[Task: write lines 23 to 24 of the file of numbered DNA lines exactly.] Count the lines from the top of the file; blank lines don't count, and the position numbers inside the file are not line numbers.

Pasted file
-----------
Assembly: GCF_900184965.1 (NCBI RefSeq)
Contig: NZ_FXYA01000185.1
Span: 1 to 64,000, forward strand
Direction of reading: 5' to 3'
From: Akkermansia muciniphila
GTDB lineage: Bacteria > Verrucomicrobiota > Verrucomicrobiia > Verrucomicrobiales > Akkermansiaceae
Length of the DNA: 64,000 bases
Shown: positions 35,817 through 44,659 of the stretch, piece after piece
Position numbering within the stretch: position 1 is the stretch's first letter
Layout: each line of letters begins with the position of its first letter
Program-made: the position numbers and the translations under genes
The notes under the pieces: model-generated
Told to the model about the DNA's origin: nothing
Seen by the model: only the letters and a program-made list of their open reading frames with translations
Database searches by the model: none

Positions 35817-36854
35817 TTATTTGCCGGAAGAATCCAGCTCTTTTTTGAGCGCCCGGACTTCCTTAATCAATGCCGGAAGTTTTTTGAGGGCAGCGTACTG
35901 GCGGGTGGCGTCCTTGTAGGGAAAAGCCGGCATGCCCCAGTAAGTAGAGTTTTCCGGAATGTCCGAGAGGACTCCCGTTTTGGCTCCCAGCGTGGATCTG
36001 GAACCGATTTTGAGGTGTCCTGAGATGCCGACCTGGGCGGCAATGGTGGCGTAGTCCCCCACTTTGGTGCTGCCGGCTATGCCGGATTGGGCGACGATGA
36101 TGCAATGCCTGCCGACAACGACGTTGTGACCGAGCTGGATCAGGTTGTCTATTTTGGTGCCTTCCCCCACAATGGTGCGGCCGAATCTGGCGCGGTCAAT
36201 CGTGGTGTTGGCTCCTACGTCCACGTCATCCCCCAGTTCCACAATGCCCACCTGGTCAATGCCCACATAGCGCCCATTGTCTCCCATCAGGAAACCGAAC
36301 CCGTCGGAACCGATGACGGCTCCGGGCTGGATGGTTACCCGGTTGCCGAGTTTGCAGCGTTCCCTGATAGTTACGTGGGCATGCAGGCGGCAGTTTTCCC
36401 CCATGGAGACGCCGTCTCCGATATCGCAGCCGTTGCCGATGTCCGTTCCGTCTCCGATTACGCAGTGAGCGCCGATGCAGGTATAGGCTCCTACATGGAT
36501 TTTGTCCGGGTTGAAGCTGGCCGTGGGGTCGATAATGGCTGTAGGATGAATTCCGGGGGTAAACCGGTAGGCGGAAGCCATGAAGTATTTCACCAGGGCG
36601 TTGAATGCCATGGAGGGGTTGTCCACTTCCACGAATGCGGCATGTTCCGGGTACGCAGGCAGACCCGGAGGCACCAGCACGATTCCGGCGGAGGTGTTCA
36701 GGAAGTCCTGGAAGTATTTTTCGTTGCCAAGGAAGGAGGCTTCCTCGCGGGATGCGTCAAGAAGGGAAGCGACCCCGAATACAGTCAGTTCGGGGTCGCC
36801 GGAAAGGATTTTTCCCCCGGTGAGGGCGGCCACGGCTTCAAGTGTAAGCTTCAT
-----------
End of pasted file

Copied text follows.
36401 CCATGGAGACGCCGTCTCCGATATCGCAGCCGTTGCCGATGTCCGTTCCGTCTCCGATTACGCAGTGAGCGCCGATGCAGGTATAGGCTCCTACATGGAT
36501 TTTGTCCGGGTTGAAGCTGGCCGTGGGGTCGATAATGGCTGTAGGATGAATTCCGGGGGTAAACCGGTAGGCGGAAGCCATGAAGTATTTCACCAGGGCG